Shore up your emergency kit with these military-grade flashlights


#1

Originally published at: https://boingboing.net/2018/06/07/shore-up-your-emergency-kit-wi.html


#2

Flashlights that provide just enough light to read a map and (hopefully) not give away your position are also military-grade. Just saying. :sunglasses:


#3

And I thought that “military grade flashlights” were powered by plutonium…:clown_face:


#4

“Military grade” means it was built to a specification that was not necessarily determined through any reasonable or even understandable process, right?

(I had to use some milspec duct tape once back when I was in the aerospace biz. It was considerably worse than commercial grade tape as I recall.)


#5

This:

Is the only “military grade” flashlight I’m aware of.

And they’re crap.


#6

“Uncover child-sex-trafficking conspiracies with this military-grade flashlight”


#7

In those stealth Satanic FEMA pizza camp secret tunnels?


#8

I’ve found 9 times out of 10 a headlamp is way more handy in emergency situations, because, well, hands.


#9

Hey look! It’s a more expensive, unbranded, battery/charger not included version of this! They’re not amazing, but they’re cheap and you won’t feel terrible if they quit working or you lose one. Battery life is meh, and they’ll slowly drain the battery even if they’re off. I’ve tried three different versions of 18650s.


#10

I’ll stick to my 6 D cell Mag-lite. Which, while not as bright, can be pressed into service as a plausible baseball bat if necessary. I can also be certain it wasn’t made by a political prisoner forced to work against their will in an unsafe plant spewing pollution into the environment.


#11

Sold out anyway.


#12

Built by the lowest bidder, unless it’s the end of the fiscal year.

Still same guy, just the cheap parts become really expensive.


#13

In the context of flashlights; ‘military grade’ tends to mean ‘tacticool’.

Black, anodized(describe as ‘hard anodized’, ideally without going into specifics, for full credit) aluminum(say ‘aerospace grade’, ideally without going into specifics, for full credit), be sure to knurl aggressively, excursions well beyond ‘improve grip’ and into ‘more random grooves than a prop lightsaber’ are a plus; ‘assault crown’ cut into the bezel, because bezels are totally for ramboing OPFOR in the face rather than protecting the optics; tailcap switch; because only losers and civilians carry flashlights at waist height when they could carry at shoulder height with a thumb on the tailcap.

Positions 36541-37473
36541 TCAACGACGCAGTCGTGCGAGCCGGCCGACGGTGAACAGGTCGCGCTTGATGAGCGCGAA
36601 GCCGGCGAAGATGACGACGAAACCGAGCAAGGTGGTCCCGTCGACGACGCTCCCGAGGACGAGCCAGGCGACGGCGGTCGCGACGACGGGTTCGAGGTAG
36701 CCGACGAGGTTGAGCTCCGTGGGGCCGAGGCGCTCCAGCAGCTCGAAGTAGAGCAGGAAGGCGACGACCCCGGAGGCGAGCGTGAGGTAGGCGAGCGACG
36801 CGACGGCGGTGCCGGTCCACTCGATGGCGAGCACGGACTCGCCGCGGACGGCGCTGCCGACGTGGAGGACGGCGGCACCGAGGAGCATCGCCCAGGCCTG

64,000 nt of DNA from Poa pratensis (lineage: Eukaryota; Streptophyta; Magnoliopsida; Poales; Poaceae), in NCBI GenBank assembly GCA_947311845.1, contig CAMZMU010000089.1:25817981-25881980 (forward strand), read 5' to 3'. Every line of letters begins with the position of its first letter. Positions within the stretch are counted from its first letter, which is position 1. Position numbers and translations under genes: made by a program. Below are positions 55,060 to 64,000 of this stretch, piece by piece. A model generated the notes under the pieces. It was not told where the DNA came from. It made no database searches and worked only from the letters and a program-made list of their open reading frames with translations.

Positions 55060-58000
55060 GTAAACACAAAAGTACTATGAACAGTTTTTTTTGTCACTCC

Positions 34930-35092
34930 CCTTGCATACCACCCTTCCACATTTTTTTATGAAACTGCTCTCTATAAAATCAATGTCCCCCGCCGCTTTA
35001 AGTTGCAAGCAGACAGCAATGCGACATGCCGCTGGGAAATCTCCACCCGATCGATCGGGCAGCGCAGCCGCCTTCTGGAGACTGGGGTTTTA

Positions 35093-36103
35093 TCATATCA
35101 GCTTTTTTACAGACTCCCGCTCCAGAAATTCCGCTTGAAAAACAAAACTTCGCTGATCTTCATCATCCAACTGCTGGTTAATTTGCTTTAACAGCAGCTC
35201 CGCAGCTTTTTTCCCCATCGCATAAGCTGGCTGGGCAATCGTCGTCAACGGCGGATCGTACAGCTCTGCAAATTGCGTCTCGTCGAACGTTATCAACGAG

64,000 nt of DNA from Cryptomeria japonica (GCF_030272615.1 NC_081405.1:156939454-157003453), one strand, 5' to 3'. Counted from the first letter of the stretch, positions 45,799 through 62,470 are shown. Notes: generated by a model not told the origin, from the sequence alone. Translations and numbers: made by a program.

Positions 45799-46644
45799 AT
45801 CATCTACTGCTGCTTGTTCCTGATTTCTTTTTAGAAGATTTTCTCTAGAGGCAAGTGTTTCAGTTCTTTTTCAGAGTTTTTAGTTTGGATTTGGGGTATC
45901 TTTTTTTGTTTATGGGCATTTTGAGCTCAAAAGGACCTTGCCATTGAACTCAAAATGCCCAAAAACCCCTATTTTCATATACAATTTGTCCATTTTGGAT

Niceties like ‘constant current driver that wouldn’t make the UL cry’ definitely optional.

(All snark aside, the sheer adequacy of even fairly dodgy LEDs of unknown provenance is pretty good at making downright autoparaodic examples of the genre genuinely useful, often rather superior to a classic mag light still hobbled by a filament bulb; but if you want niceties like ‘drive circuit not so dodgy that flashlight flattens batteries even when ‘off’’ the cheap seats can have some surprises in store.)


#14

Never thought I’d see the day when Boing Boing was shilling anything “tactical”.


#15

“Milspec” often, but not always, means that it meets some minimum standard of durability, e.g. milspec laptops are legitimately tough as hell. But, as with your duct tape, “durable” doesn’t always mean “fit for purpose.”

“Military grade” doesn’t even mean that, AFAIK. It’s completely meaningless, like “tactical.”


#16

#17

In the earlier days of GPS, soldiers would use commercial receivers by Garmin because they were way better than the military ones, which were bulky and didn’t even use common batteries, IIR.
But I have several of the Chinese ones advertised and they are well made, though I only paid half that for them. (Plus, who needs a case for a flashlight?)


#18

Well, mostly pens, but there’s been a fair bit of other nominally tactical schwag.









#19

It means that it’s air-droppable.

Maxim 11


#20

My experience is the opposite. Soldiers getting in trouble for bringing the early mil-spec GPS home because early hiking GPS units were legally restricted from using the full system. So why pay for something that didn’t quite work.